Reading all these reviews made me write my own memory of the show. I would watch every morning before school and see those baby animals and be so happy because they came from the working dairy farm that I lived on! I would get home from school and my dad would say, "Jilly guess who was here today?" And I just knew I had missed seeing Mr. Greenjeans again! I don't know if it really was Mr. Greenjeans that came to pick up the animals or if my dad was just teasing me, but I still believe it to this day! And the next morning, there would be a piglet or lamb and I would know exactly where they had come from! I sure wish we could see those old episodes again today!
Bob made a rabbit that did not talk a focal point for teaching. Wish the teachers today would watch the show now. Maybe we could move the teachers to an understanding of real teaching vs trying to be a factory of education that produces defective parts all day long.
I remember this Show growing up.I used to think It was Hysterical when Mr. Moose Would Trick Captain Kangaroo and And Ping Pong Balls would Fall All Over The Place.The Days When the Morality Lessons were more subtle,Not Heavy Handed Like in Todays Shows.i guess Fun in Kids Shows,With a Few Exeptions, is Not Politicly Correct anymore.Where are The Ping Pong Balls When you Need them?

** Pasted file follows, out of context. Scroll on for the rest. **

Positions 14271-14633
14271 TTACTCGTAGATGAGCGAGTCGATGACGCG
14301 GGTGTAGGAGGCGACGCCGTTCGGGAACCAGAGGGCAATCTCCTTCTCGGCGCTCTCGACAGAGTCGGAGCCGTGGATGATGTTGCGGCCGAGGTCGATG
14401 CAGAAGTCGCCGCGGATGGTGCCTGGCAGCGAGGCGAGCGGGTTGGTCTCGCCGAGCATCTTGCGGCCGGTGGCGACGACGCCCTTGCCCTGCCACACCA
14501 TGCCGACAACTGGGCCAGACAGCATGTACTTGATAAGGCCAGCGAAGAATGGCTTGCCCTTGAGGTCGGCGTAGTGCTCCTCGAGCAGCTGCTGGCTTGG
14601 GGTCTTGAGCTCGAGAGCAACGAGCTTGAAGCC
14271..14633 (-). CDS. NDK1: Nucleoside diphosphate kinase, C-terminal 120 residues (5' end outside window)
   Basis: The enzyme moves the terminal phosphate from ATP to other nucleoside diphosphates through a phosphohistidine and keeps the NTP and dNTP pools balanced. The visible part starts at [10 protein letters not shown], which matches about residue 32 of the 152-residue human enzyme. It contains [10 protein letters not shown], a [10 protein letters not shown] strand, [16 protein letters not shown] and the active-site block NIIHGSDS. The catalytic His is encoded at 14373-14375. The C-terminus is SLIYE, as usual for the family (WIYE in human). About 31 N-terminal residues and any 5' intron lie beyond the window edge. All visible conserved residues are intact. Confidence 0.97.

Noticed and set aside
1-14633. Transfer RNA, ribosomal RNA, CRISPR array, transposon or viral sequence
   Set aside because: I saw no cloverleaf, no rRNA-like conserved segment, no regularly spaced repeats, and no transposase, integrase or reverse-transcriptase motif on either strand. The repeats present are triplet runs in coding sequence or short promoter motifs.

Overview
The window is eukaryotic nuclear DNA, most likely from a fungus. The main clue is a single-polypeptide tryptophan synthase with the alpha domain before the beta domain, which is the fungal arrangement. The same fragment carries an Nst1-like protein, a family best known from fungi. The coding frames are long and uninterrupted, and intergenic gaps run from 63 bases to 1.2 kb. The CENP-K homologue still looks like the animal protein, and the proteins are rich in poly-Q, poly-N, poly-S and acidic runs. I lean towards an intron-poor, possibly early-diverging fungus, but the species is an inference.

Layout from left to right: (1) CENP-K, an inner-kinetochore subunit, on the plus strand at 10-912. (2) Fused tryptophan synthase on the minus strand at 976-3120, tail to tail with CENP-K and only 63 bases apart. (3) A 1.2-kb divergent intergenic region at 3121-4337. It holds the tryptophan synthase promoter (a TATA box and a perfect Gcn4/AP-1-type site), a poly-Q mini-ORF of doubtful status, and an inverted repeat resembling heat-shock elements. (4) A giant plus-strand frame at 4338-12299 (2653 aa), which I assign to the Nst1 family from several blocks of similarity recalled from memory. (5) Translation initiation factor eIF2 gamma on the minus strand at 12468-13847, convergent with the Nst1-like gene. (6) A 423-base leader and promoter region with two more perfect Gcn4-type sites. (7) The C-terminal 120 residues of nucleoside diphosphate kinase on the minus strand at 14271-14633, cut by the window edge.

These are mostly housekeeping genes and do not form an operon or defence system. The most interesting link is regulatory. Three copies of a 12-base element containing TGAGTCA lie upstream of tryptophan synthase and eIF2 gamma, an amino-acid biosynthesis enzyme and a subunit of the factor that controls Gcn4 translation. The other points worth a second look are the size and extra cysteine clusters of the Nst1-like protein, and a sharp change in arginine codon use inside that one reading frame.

My dad was filmed at the WTC washing windows and interviewed for this show- anyone know how to get a hold of old episodes- it would mean the world to us to have it as we lost him on 9/11 . firstname.lastname@example.org
My cousin and i was on your show back in the 60s' How would i go about getting to see your old shows? I can't ask my mom or aunt if they ever recorded it. But i would really love to see it and show my grandkids and kids that their mom was on tv on a kids show
Captain Kangaroo was and still is the best children's TV series every produced. I watched it during the late 1950s and through most of the 1960s. To me this was the Golden Age of TV and the Captain helped me learn about life, what was right and what was wrong, and gave me a foundation that lasts even to today.
I have to thank the Captain for his part in making me someone people say they can and do look up to. It isn't me, though; it is because of people like Captain Kangaroo, Mr. Green Jeans, Mr. Moose, and many others, including God.
I didn't have a real life male figure in my life. The Captain, though, was similar to a wonderful Grandfather who would visit with me every day.
He helped the late baby boomers and beyond grows up. In my opinion, he gave us take a slightly different take on life than our earlier brothers and sisters (who became teenagers and young adults in the 1960s).
I'm proud to say, in my memory Captain Kangaroo is a perfect TV series!
This show was so great, I wish they still played it for my kids. I really miss it. It brings back such wonderful memories! I especially loved Mr. Green Jeans and Mr. Moose. To this day, I love mooses! I hope that someday they play reruns on Nick at Night or some other network as I think it is worth it. I would make my kids watch it even though they are grown up now. I do have nephews that would love it, too. I think children's shows are too grown up nowadays. They don't focus so much on being proud of who you are like the Captain did. This show will always be in my heart!